Robert the Bruce loved Melrose Abbey so much that he chose it as the final resting place for his heart. But did you know that this magnificent ruin also once housed a brewery? Discover more about its origins, and find out about how we’re using a sustainable conservation technique called ‘soft capping’ to care for the brewery yard walls.
A brief history of the Abbey Brewery
Many Abbeys have a link to alcohol. Several monasteries brewed their own beer. The Monks on the holy island of Lindisfarne produced mead and Buckfast Abbey produce their famous tonic wine.
However, it’s thought that while Melrose Abbey was still in use as a monastery, the site which later became the brewery might have been once home to the abbey infirmary.
Reproduced by permission of The Trustees of the National Library of Scotland
The brewing associations appear in the 1820s. From 1839 the Simson family owned the brewery. In 1869, they went into partnership and became Simson & McPherson Ltd. The brewery was considered to be well suited for brewing porters and stouts.
On the masonry of the brewing warehouse there is evidence of an inscription reading: ‘Simson & McPherson Ltd Brewers and Maltsters’. The brewery continued to operate until the early 1900s when, finally, it was closed down.
The yard wall at Melrose Abbey brewery in 2011 before repairs began
Conservation in action
Plant and ivy growth were covering some of the walls surrounding the brewery. As a result, this caused damage to the wall-heads and put the stability of the walls at risk.
Because of this, we’ve been carrying out conservation works throughout 2016 and 2017. We’ve removed plant growth and replaced any damaged mortar. We’ve used a conservation technique called soft capping to do protect the wall heads from further damage in the future.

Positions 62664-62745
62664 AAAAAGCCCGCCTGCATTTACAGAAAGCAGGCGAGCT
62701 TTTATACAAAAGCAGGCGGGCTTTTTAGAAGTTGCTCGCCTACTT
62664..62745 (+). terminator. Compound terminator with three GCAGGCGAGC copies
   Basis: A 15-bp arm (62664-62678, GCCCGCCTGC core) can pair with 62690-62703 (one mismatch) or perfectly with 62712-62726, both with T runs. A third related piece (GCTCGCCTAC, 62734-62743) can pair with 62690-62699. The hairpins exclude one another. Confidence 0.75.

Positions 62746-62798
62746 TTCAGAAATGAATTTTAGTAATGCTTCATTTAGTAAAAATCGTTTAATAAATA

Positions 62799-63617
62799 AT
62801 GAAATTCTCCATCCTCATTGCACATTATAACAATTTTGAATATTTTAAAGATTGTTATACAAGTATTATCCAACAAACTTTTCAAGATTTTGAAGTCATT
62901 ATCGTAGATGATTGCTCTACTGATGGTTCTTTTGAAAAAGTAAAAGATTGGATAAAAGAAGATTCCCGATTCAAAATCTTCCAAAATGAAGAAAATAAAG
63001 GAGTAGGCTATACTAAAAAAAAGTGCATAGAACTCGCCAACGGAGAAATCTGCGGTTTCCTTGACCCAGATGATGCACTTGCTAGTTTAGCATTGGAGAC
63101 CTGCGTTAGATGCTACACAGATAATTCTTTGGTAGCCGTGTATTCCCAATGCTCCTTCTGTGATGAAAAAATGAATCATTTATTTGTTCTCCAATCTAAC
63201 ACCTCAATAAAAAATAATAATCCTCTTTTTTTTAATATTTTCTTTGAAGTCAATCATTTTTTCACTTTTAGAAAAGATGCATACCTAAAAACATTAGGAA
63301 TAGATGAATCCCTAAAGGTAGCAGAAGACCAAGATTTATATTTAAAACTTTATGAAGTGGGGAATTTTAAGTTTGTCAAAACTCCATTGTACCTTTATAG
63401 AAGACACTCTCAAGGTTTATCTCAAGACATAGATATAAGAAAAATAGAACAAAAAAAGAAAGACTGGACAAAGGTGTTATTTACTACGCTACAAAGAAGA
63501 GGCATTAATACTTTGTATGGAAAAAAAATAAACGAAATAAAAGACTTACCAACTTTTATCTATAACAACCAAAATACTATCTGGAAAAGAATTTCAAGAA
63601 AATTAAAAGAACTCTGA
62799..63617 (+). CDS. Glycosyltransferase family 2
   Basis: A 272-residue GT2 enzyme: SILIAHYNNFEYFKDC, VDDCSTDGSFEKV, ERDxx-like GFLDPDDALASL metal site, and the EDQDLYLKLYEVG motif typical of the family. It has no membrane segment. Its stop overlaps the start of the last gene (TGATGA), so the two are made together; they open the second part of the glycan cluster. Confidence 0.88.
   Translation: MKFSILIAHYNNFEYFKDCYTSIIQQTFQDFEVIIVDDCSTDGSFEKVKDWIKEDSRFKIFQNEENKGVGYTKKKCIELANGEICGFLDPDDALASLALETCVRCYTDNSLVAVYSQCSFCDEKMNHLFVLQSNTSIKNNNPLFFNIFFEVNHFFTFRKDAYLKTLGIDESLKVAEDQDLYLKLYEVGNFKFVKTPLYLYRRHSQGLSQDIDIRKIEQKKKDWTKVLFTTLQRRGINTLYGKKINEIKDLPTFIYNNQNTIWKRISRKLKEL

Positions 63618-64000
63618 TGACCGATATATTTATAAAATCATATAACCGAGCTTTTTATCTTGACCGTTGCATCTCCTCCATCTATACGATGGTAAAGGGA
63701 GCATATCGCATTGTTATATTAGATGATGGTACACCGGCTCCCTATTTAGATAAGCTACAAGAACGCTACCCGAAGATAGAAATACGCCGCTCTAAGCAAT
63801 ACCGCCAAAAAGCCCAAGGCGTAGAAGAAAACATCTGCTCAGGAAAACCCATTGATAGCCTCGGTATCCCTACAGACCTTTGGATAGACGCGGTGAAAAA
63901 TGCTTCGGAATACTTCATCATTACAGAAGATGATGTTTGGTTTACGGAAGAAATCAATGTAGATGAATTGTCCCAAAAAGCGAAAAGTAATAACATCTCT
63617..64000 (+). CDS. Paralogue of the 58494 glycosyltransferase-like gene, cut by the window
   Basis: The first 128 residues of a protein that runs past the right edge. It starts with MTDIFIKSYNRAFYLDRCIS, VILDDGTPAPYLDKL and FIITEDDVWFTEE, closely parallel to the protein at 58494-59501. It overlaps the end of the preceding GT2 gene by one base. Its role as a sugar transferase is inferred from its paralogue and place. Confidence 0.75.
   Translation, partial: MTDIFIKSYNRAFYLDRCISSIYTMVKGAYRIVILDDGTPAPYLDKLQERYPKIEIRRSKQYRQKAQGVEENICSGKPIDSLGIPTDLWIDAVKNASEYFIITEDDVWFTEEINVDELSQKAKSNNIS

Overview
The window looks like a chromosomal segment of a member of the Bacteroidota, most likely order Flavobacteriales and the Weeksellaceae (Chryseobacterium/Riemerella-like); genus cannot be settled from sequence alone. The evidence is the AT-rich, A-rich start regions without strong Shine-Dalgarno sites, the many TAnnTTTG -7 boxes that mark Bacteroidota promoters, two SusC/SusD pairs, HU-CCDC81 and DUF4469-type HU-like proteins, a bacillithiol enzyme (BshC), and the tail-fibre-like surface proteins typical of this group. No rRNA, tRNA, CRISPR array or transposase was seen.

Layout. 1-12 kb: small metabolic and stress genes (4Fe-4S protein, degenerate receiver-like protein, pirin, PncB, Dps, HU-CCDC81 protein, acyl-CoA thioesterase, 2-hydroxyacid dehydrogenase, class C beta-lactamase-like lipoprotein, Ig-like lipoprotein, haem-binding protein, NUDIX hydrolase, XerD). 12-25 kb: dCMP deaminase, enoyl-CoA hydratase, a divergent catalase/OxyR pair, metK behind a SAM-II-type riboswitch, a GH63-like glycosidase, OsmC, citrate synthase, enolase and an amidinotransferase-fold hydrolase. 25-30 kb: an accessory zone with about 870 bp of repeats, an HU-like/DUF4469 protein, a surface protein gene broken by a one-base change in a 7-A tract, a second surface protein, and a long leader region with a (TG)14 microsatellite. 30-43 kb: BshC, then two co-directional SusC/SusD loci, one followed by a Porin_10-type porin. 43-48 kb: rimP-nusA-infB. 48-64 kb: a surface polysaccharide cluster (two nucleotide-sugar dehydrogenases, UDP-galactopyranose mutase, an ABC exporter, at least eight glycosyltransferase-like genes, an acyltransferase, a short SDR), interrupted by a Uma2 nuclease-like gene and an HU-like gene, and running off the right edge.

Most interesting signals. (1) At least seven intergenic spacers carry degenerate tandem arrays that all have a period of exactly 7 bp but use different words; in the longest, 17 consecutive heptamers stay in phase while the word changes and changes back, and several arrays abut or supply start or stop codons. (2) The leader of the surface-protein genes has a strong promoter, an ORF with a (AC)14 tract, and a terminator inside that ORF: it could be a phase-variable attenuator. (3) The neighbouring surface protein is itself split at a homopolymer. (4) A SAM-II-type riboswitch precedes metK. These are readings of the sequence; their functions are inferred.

The yard wall at Melrose Abbey brewery following mortar repairs
What is soft capping?
Soft capping is where layers of clay and turf are layered on top of the wall heads. These layers help protect the wall from rainfall and changes in temperature while providing a long term solution that is low maintenance and ecological. Soft capping also causes no damage to the historic fabric of the walls.
We’ve used soft capping at several of our Historic Environment Scotland places in care. Next time you visit a site and see a grassy top to a historic wall, think about the work it’s quietly doing to help us preserve our monuments.
Stonemasons Joe Pegg (right) and Garry Lemaitre using a mud mixture as a base
Get more fascinating facts about Melrose Abbey and find out how to visit.
Discover more technical conservation techniques in our free technical papers including this paper on soft capping.